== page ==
Video: Roadside Sobriety Bill Discussion

July 19, 2018 | 18 Comments

Deputy Premier and Minister of Transport and Regulatory Affairs Walter Roban and Transport Control Director Jasmin Smith held a ’roundtable discussion’ this morning [July 19] regarding the Roadside Sobriety Checkpoint bill.

Yesterday the Government said, ““The Roadside Sobriety Checkpoint Bill includes three notable points:

  • “A road sobriety checkpoint is a specific kind of roadblock, arranged on public roads, that allows for the administration of breath tests to determine whether a motorist is driving while intoxicated. They serve to prevent motorists from driving under the influence of alcohol by detecting drivers who violate the traffic laws.
  • “Checkpoints can be requested by the Bermuda Police Service when there is reasonable suspicion that incidents involving the consumption of alcohol may take place [Bermuda Heroes Weekend, Cup Match, etc.] All requests must be submitted to the Senior Magistrate.
  • “Notice advising the public of the date and parish in which the road sobriety testing will occur will be published in the Gazette 5-14 days before the date of the checkpoint.”

The Roadside Sobriety Checkpoint Bill has passed the House and Senate and has now moved to Governor Rankin’s office for final assent.

Update: The live broadcast has concluded and the 29-minute replay is below

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Comments (18)

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  1. Kim Smith says:

    Do we want to impact and influence the very high level of driving under the influence (that we ALL know goes on daily here in Bermuda)? Or do we just want to keep talking about it? I think the latter! Very disappointing.

  2. Wahoo says:

    Awesome will random testing of parliamentarians follow?

    • sandgrownan says:

      What about testing for veed?

      • sage says:

        Don’t you think heroin, crack, meth, fentanyl, ecstasy, cocaine, ritalin, adderall, or any pharmaceutical which clearly states ‘do not use before operating a vehicle’ may be of more concern to safety? Or should we pretend they don’t exist?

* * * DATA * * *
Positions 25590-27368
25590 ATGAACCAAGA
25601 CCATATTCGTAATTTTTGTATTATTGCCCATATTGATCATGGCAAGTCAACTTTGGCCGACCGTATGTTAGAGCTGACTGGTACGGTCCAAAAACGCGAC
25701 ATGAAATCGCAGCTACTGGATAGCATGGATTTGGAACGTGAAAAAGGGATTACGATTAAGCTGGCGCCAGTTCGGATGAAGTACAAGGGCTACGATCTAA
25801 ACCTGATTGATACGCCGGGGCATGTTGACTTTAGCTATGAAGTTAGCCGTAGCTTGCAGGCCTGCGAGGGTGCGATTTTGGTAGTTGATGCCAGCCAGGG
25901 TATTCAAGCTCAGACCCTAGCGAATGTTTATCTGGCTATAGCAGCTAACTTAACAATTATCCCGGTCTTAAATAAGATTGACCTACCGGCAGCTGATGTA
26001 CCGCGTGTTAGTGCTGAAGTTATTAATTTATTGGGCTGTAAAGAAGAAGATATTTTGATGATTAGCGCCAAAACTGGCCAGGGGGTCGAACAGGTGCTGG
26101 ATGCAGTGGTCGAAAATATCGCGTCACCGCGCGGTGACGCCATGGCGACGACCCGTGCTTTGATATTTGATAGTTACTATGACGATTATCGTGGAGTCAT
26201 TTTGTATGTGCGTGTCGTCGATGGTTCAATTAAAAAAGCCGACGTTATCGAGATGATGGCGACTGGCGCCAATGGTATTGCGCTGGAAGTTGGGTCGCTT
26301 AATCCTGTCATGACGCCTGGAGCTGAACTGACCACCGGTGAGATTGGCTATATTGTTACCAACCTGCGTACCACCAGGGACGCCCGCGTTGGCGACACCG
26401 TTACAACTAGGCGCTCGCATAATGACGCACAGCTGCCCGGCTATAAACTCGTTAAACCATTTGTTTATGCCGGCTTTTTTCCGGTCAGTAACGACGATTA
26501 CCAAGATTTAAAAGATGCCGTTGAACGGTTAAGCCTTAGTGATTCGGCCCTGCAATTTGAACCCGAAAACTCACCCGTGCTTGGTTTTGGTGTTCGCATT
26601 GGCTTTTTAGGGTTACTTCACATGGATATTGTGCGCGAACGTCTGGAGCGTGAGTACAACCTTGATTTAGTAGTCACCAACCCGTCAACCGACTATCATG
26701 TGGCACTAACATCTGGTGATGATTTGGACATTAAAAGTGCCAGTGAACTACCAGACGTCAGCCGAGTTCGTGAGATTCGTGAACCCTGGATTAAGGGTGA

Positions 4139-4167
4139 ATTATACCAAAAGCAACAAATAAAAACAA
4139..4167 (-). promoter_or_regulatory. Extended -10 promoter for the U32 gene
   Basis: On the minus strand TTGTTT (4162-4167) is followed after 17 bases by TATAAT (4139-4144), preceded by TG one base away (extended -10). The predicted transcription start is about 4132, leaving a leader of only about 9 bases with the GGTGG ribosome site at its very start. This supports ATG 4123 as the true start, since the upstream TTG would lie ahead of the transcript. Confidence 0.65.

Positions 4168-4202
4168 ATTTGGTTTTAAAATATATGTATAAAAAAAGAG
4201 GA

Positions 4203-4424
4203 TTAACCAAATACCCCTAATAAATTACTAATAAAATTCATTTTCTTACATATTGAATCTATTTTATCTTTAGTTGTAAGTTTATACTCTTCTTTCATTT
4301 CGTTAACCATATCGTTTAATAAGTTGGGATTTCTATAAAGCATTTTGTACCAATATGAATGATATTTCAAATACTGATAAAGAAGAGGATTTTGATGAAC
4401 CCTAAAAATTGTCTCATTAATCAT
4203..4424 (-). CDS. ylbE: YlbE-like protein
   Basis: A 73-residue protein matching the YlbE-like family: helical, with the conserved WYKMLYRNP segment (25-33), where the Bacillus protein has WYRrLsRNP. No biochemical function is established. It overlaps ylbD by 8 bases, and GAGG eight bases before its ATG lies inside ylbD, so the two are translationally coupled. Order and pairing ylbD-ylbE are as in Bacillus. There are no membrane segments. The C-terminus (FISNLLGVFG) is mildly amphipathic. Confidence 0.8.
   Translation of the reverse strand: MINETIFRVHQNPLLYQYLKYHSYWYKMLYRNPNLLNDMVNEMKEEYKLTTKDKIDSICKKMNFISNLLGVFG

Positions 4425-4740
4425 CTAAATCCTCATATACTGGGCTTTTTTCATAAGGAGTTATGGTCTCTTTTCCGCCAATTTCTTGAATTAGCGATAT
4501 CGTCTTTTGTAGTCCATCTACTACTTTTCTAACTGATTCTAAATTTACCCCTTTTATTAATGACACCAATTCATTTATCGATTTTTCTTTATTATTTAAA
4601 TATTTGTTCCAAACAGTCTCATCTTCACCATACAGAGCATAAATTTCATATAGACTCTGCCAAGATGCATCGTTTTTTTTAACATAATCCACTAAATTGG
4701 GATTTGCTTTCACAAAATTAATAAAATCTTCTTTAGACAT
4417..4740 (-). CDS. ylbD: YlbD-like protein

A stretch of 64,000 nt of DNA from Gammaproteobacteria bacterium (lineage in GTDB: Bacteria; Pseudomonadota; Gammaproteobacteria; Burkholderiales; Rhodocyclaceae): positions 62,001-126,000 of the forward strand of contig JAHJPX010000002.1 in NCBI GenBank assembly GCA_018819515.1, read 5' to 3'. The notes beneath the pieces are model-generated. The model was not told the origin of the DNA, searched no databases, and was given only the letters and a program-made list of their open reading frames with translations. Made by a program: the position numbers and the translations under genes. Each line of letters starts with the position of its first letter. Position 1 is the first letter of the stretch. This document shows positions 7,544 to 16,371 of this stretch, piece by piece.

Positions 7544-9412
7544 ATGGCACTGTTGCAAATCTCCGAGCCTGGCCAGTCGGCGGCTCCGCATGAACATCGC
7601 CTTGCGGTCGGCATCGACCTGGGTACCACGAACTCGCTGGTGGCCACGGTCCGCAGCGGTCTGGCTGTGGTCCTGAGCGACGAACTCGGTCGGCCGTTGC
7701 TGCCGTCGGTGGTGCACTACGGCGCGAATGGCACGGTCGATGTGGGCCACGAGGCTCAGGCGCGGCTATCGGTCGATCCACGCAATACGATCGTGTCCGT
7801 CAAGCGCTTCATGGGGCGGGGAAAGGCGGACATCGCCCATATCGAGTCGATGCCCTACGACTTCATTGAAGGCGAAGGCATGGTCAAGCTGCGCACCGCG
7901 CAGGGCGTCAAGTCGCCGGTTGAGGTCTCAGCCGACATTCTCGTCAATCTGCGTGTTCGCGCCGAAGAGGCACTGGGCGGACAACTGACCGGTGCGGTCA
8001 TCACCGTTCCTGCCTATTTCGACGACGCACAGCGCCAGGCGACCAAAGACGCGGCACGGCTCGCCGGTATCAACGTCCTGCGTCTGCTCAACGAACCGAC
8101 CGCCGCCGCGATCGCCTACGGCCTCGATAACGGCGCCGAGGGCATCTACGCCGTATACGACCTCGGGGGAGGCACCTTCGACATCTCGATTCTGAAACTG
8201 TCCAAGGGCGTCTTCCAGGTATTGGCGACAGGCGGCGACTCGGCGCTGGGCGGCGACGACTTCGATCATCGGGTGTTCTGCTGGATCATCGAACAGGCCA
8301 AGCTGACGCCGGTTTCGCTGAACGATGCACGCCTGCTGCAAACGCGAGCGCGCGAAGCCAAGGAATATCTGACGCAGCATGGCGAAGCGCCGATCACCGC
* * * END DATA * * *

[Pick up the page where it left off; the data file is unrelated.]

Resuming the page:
3. covfefery says:

    If you want to actually stop drunk driving, allow Uber and Lyft to operate.

  4. BermudianLova says:

    Same old song and dance. Absolutely useless. Can you PLEASE provide options for people to get home safely after a few drinks. Taxi’s suck, they are expensive and never show up. Provide options for people to get home. Start an UBER or lyft or late night buses. COME ON already.

    • sage says:

      Would you want to put sloppy, belligerent addicts with a tendency for violence, no sense of personal responsibility and generally bad behavior,in your nice clean vehicle to urinate and vomit all over the place?

      • Anbu says:

        Then domt sign up to do it. Simple

        • Sid says:

          Exactly! The taxi drivers in Bermuda have it so easy that they can’t be bothered to do their jobs when people need them, lest their precious cars get a bit dirty or they have to associate with *gasp* inebriated people.

          If they allowed rental cars in Bermuda, it would make the taxi drivers a bit hungrier, and hopefully a little bit less precious about who they pick up, when and where.

  5. Truth is killin’ me... says:

    Dis her iz nuffin but FLUFF! These people ain’t seruz.

  6. frank says:

    no need for them here

  7. frank says:

    these test should be at random why let people know when you are going to be checking for drunk driving
    at present police are at east broadway late at night never at 7 or 8pm

  8. Reuben says:

    Still waiting to see what increases are given the Police for all of this

  9. spider says:

    This is a violation of the Constitution Section 5 “Protection from arbitrary arrest or detention” You cannot say that there is a reasonable suspicion that everyone or anyone is drunk driving because it is a public holiday so therefore I can arbitrarily detain you even though you may have a designated driver or have not been drinking and you were in the area of the event. The reasonable suspicion clause has to apply to the individual being stopped “for cause” not because you happened to be leaving an event.

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